Johann Bode’s version of Pisces in his Uranographia atlas, above, imagined a highly convoluted cord joining the two fish which he called Linum Piscium. Johannes Hevelius (below) went even further, dividing the line into a northern half, Linum Boreum, and a southern one, Linum Austrinum. Hevelius drew his constellations as though on a globe, so they are reversed by comparison with the way they appear in the sky.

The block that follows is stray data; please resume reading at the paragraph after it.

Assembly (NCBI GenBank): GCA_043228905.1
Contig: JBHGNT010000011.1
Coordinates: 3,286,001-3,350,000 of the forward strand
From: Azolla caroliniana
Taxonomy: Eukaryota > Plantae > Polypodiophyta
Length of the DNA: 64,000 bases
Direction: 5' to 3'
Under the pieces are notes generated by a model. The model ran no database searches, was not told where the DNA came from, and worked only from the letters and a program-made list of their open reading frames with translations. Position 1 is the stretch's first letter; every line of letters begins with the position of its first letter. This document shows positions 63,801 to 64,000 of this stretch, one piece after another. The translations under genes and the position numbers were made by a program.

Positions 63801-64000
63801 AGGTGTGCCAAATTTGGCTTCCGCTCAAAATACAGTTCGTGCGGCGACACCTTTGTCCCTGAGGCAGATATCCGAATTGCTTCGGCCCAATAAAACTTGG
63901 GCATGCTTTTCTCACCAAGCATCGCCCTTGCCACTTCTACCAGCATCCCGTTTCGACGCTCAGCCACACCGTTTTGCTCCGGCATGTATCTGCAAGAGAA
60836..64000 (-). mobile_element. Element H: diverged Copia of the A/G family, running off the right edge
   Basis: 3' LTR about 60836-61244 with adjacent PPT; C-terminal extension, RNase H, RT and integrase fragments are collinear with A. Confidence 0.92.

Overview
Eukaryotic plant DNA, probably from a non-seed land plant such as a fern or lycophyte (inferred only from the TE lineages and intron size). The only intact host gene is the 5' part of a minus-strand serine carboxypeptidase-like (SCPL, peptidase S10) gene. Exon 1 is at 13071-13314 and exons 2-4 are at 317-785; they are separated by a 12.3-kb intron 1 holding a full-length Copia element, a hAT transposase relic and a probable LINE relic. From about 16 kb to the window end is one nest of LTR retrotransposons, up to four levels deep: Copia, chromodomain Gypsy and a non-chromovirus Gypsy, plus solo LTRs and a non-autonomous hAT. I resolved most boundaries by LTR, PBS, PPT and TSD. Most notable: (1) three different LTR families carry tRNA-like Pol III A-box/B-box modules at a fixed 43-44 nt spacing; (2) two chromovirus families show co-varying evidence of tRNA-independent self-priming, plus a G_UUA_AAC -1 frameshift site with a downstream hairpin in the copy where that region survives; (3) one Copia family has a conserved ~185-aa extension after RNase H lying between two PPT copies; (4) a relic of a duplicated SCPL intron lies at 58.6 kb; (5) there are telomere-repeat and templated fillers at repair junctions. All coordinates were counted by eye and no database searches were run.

Both Bode and Hevelius gave individual names to the northern and southern fish. On Bode’s atlas they were called Piscis Borealis and Piscis Australis, while Hevelius called them Piscis Boreus and Piscis Austrinus. The Ptolemaic constellation we know as Piscis Austrinus was called Piscis Notius by Bode and Hevelius.